Long-term care insurance (LTCI) carriers may be able to hold down claims costs using the same kinds of analytical and condition management programs that major medical insurers use.
John Criswell, the chief executive of Pulse8, talked about that idea recently during a presentation at a conference organized by LIMRA.
LIMRA has posted a copy of the LTCI data presentation on its website.
Criswell talked about many sources of data that show, for example, how an LTCI carrier might be able to distinguish applicants who are clearly bad LTCI risks from those with chronic conditions who might nevertheless be reasonably good LTCI risks.
Once an LTCI carrier has sold a policy, it could use similar techniques to identify policyholders who might benefit from help with controlling risk factors that could eventually lead to LTCI claims, Criswell said, according to a copy of his presentation.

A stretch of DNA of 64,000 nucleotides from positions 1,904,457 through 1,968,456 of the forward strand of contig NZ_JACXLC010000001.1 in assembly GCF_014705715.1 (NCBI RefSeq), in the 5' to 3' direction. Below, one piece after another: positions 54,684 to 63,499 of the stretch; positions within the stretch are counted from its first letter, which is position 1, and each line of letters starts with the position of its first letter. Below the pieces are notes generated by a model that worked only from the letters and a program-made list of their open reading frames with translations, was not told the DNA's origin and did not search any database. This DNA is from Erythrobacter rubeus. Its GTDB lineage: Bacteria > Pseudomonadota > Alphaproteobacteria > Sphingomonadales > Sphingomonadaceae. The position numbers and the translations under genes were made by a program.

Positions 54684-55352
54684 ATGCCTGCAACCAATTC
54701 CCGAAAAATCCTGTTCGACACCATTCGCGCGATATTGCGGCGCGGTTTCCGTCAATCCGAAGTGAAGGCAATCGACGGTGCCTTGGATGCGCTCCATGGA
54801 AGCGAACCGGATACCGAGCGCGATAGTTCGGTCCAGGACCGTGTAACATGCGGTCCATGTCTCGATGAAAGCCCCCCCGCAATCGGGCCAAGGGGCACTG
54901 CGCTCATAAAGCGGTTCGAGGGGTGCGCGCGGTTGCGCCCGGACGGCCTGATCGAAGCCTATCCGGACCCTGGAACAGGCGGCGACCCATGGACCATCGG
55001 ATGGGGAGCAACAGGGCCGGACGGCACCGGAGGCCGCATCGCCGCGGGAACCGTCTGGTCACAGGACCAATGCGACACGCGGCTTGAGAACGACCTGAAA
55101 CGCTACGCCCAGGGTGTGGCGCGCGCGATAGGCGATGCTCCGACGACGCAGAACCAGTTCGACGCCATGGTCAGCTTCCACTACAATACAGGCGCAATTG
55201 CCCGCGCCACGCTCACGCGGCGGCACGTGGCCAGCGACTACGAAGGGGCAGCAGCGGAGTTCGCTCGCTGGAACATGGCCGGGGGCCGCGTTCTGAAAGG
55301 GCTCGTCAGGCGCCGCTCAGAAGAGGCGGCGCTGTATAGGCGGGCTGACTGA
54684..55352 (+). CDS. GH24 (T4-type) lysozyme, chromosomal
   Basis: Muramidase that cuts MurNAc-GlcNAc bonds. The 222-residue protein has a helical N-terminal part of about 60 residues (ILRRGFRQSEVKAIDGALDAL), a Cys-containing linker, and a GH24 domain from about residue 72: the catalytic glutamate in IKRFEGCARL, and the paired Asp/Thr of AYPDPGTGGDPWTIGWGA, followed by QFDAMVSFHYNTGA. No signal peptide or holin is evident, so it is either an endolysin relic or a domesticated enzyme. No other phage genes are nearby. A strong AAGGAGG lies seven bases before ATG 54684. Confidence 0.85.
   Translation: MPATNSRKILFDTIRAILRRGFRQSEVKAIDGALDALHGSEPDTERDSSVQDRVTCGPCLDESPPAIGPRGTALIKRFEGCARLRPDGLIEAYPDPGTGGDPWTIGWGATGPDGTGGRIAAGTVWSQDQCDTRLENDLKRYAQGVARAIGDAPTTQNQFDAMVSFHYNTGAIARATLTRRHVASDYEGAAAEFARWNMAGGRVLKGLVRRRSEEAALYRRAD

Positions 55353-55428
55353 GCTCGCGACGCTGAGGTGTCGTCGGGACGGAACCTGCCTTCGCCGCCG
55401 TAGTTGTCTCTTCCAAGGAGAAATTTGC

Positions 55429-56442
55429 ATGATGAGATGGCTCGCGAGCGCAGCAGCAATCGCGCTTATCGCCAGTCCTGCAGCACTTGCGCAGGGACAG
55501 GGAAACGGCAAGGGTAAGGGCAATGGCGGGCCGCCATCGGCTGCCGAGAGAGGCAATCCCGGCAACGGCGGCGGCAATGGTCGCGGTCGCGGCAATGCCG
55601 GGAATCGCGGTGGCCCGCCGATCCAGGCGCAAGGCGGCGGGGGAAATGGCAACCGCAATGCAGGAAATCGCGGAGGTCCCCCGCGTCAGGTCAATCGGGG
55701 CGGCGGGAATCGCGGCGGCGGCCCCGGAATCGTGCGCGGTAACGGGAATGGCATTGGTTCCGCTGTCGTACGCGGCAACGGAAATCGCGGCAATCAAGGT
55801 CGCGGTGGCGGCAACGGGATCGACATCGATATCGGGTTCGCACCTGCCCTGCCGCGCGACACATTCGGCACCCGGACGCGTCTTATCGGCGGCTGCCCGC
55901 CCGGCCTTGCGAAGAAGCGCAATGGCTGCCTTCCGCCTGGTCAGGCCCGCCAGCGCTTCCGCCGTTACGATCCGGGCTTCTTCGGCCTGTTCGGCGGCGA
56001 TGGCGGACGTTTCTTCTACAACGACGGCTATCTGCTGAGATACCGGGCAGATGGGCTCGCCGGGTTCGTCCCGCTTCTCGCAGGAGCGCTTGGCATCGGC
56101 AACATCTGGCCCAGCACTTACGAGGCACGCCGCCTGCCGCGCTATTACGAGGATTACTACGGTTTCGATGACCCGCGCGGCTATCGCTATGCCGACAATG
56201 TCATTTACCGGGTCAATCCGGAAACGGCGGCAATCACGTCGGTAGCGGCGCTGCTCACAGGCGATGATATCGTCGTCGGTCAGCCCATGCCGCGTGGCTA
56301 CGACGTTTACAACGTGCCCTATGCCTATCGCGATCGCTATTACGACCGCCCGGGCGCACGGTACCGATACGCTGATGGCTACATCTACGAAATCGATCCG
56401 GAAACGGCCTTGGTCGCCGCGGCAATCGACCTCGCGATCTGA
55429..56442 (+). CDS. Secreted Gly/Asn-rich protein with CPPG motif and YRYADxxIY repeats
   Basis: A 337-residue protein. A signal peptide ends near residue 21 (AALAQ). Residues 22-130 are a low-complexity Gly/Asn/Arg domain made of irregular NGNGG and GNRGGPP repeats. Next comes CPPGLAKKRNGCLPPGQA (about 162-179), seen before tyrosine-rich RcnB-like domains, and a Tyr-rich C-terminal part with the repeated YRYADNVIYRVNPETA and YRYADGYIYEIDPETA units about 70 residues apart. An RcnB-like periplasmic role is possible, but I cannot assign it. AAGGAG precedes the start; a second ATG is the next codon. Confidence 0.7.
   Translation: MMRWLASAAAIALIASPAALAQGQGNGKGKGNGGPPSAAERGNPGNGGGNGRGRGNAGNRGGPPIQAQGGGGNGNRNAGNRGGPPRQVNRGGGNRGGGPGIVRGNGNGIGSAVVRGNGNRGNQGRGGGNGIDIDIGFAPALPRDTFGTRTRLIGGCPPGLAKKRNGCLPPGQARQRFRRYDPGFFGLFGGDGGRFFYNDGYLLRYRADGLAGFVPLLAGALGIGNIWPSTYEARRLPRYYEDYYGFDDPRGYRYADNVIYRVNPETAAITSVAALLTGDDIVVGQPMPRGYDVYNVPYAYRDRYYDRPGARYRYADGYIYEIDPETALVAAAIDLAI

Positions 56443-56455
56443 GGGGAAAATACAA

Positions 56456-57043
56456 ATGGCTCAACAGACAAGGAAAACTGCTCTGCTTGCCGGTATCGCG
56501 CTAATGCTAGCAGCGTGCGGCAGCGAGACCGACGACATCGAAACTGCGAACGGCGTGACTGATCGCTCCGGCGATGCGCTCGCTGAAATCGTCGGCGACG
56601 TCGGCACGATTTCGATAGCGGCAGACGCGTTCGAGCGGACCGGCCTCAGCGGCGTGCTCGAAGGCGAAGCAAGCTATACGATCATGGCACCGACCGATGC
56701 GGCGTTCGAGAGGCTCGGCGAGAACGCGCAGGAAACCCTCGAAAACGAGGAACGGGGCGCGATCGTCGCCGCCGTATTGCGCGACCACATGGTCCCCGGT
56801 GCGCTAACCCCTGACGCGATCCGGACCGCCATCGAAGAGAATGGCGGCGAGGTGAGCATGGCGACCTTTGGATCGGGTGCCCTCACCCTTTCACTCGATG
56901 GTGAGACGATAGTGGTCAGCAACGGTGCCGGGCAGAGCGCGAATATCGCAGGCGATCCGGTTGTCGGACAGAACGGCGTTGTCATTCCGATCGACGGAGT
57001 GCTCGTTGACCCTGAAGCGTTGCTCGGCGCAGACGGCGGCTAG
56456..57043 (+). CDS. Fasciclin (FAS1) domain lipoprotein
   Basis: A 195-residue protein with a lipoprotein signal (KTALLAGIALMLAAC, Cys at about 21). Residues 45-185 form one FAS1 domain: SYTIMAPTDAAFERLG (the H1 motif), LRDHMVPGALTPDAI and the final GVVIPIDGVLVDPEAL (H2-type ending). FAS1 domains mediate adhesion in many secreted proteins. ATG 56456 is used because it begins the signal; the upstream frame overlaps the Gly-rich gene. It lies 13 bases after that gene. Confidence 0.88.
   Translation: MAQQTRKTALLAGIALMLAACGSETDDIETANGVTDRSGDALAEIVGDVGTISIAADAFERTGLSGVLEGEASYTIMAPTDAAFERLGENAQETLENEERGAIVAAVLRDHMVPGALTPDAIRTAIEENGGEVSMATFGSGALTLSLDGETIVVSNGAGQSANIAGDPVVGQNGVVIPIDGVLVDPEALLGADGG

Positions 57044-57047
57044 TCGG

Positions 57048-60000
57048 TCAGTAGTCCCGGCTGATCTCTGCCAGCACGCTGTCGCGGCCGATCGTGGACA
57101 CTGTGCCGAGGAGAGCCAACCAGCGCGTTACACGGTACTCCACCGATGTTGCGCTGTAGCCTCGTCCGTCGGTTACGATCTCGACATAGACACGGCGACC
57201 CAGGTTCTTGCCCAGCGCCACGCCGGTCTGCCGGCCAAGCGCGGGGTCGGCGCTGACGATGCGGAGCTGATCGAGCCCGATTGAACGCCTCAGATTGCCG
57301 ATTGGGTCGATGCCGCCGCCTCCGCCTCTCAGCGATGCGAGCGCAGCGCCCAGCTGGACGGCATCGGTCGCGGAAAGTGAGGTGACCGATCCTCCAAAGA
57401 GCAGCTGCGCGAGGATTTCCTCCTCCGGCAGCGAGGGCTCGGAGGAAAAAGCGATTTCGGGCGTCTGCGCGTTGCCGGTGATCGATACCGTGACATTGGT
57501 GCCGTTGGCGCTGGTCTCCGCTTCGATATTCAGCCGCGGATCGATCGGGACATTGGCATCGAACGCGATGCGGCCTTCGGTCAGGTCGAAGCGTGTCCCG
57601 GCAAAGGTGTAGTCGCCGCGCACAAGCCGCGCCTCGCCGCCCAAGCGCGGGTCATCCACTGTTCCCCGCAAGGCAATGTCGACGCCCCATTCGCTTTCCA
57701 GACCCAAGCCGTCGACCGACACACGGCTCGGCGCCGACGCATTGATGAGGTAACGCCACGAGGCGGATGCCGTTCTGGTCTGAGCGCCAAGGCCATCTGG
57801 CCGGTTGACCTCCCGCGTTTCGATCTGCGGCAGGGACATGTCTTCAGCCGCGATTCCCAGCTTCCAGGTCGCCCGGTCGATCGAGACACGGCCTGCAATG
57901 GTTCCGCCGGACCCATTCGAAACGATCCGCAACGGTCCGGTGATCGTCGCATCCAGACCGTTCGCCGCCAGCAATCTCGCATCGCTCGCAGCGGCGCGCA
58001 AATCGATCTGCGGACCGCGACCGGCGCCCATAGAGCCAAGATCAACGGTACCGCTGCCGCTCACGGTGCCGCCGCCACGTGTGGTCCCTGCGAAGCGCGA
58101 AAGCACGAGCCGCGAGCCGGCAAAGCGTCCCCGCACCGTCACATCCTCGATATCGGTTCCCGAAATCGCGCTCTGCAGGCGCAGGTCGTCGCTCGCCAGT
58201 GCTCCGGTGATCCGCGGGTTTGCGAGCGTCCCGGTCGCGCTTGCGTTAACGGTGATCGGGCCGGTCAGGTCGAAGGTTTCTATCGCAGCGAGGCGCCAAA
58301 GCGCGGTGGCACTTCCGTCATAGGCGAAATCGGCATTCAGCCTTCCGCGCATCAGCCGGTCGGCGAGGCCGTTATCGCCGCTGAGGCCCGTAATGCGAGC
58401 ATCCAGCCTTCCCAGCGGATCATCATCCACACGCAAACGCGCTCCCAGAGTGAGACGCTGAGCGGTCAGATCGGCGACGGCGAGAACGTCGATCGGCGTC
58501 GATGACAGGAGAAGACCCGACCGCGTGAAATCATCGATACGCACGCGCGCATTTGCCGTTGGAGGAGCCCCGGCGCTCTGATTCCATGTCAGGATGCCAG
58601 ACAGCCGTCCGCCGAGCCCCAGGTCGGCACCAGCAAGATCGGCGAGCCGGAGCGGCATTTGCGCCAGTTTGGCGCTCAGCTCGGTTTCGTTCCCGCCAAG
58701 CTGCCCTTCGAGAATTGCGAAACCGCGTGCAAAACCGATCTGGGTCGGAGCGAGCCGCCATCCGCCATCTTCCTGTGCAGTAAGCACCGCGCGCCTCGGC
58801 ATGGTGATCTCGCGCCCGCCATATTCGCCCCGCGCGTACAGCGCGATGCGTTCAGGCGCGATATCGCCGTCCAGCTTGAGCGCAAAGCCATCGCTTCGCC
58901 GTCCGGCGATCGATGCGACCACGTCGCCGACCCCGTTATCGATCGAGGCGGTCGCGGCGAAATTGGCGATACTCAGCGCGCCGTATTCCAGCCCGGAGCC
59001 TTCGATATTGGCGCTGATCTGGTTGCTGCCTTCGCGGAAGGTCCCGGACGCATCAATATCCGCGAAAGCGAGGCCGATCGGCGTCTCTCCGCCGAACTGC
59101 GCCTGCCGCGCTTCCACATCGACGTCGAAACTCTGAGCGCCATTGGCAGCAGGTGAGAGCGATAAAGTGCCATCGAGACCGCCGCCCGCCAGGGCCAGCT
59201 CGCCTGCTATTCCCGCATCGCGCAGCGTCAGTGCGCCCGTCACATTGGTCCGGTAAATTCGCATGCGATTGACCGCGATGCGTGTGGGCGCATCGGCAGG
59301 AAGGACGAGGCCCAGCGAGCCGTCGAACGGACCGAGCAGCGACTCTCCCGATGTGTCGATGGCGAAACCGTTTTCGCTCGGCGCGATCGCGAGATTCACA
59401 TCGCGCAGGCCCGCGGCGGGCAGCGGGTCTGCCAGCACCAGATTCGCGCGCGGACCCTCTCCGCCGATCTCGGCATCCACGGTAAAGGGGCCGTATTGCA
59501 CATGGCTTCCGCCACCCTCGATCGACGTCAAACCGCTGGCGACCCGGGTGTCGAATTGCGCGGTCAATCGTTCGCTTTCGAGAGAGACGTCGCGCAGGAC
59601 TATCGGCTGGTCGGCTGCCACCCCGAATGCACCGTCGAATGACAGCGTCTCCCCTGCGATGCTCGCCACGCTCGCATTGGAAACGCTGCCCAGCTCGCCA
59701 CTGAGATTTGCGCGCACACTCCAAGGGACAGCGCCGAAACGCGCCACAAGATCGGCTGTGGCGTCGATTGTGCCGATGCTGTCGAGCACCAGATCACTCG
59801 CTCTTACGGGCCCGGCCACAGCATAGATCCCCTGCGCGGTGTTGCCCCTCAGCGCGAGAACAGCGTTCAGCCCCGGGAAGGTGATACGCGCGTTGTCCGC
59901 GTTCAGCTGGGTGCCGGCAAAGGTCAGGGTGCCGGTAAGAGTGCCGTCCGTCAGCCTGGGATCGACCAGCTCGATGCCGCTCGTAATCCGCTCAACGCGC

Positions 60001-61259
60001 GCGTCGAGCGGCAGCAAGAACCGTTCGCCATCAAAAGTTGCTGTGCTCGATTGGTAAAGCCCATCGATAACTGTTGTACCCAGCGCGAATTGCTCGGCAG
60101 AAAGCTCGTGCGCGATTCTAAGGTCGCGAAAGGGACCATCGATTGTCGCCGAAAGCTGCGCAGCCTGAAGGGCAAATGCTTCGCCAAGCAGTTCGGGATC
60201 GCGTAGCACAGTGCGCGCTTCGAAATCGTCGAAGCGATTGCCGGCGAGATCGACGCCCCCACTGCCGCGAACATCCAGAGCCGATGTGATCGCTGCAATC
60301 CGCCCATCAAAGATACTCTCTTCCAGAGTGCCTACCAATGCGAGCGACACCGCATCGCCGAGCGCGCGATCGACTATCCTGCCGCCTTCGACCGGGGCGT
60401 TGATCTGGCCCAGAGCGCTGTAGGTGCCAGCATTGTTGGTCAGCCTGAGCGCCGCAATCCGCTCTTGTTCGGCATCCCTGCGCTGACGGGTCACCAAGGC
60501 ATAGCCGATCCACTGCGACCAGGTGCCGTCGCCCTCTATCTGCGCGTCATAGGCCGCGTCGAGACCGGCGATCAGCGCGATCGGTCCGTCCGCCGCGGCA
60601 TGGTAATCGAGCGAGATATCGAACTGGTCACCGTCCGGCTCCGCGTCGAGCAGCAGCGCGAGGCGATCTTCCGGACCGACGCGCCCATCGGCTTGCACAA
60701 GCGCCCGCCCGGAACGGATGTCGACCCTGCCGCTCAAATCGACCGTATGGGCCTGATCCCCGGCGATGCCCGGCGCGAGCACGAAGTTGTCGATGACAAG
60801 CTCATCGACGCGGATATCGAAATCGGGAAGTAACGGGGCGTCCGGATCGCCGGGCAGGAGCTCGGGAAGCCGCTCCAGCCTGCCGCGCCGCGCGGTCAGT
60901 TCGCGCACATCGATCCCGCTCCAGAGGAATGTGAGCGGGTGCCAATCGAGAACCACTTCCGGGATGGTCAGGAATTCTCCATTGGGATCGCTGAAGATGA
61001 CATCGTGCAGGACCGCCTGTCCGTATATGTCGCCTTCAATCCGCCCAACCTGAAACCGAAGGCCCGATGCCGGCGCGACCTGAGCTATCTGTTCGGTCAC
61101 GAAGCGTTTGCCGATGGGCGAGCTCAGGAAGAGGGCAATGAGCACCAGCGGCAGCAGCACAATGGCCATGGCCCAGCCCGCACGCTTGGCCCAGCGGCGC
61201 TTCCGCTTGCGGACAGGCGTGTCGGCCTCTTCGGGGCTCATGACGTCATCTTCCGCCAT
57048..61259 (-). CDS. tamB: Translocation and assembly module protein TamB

Prevention programs could involve problems as high-profile as high blood pressure and as deceptively simple sounding as falling, Criswell said.
Although falling might sound like a small problem, “30 percent of people over 65 years of age fall each year,” Criswell said. “Ten percent of fallers have serious and expensive injuries that lead to LTC claims.”
An LTCI carrier may be able to reduce fall-related claims costs — and improve policyholders’ quality of life — by identifying policyholders ages 65 to 75 who have risk factors such as a history of falling within the past year, a fear of falling, heavy drinking, pain and stiffness in joints, three or more functional limitations, or dizziness Criswell said.
Strategies for reducing the risk that those policyholders will fall could include modifying their homes, getting them into group exercise or home-based exercise programs, or encouraging them to sign up for Tai Chi classes, Criswell said.